• Venezuela – at least 134 deaths since 2017, with over 9,585 cases
  • Democratic Republic of Congo – over 4,000 deaths this year, with over 200,000 cases
  • Nigeria – at least 275 deaths this year, with over 54,000 cases
  • Chadat least 241 deaths this year, with over 24,000 cases
  • South Sudan – 91 deaths among 2,472 cases since November 2018
  • Niger – 53 deaths among 9,741 cases in 2019
  • Angola – at least 64 deaths this year, with over 3,000 cases

Measles is on the rise.

Measles is on the rise in many parts of the world and so are measles deaths.
Measles is on the rise in many parts of the world and so are measles deaths.

Measles deaths are on the rise too. While the risk of complications of measles can be reduced with vitamin A treatment, that doesn’t eliminate them. And the benefit is mostly in those who are already vitamin A deficient. Vitamin A has a much more modest effect in developed countries, where measles deaths still occur.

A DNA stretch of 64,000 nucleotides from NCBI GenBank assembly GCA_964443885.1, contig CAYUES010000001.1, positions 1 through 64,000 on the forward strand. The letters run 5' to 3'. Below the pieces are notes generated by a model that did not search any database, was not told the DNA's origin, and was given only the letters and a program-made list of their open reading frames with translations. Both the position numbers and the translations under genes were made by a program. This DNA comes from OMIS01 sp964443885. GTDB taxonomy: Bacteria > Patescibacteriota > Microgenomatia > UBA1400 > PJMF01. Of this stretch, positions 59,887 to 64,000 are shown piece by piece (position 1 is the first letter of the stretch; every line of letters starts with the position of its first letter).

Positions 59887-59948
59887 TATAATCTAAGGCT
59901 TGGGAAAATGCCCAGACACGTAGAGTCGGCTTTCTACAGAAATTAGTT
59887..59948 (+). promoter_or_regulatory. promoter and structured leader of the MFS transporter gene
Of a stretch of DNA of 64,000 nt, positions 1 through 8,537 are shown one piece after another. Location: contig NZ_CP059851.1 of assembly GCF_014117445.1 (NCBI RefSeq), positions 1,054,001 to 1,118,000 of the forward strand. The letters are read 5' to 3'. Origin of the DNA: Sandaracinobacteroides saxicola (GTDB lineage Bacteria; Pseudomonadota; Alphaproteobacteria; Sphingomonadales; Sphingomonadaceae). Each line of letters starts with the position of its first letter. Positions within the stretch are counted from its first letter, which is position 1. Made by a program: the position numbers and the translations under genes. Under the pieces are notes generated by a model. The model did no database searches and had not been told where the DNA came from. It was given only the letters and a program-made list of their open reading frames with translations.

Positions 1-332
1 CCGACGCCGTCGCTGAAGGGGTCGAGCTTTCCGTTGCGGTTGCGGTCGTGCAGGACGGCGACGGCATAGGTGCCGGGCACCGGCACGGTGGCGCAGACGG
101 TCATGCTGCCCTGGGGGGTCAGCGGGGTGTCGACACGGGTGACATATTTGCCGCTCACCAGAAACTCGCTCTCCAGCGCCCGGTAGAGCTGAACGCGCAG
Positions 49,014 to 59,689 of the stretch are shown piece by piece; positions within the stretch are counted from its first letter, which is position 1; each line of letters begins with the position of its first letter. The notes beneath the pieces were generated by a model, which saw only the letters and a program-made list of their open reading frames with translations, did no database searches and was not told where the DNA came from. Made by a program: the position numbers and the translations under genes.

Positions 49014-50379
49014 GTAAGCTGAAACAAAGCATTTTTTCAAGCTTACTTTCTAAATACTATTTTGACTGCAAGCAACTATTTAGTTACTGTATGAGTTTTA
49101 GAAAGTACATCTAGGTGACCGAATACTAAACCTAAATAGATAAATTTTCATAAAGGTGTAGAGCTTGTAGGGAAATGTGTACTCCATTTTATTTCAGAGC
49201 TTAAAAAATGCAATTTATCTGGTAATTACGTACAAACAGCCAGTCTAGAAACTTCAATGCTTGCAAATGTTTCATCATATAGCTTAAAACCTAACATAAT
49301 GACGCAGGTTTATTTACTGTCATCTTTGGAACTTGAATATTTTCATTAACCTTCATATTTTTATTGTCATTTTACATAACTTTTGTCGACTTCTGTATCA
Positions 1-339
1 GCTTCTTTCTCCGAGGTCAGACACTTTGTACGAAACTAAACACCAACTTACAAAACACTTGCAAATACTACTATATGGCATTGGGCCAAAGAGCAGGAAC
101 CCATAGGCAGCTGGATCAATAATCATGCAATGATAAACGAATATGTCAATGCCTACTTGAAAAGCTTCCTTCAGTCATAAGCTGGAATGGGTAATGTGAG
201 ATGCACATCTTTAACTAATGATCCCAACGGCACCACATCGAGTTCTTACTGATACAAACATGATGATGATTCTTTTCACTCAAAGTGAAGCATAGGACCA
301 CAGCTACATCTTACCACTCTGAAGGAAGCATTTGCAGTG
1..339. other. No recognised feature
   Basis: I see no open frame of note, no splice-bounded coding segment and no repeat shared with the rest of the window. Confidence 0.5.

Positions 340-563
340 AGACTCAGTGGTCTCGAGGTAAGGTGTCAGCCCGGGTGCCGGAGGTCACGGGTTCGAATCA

What to reduce your child’s risk of dying from measles?

Get them vaccinated and protected.

Tragically, this all comes after we were making progress towards measles elimination, reaching a record low for global cases and deaths just a few years ago.

How will we respond? An even stronger effort to finally get measles under control? Or continued worsening, with more cases and more deaths?

More on Measles Deaths in 2019

Should I Stop Calling Chickenpox and Measles Diseases?

Sherri Tenpenny wants us to stop calling chickenpox and measles diseases.

She thinks that we should call them infections instead…

Should I Stop Calling Chickenpox and Measles Diseases?

If you are like most people, you are probably thinking to yourself and maybe even shouting at your computer screen right now, “who cares what you call them, just get vaccinated and stop the outbreaks!”

When you vaccinate to avoid an infection, what you are potentially doing is preventing a death!
When you vaccinate to avoid an infection, what you are potentially doing is preventing a death!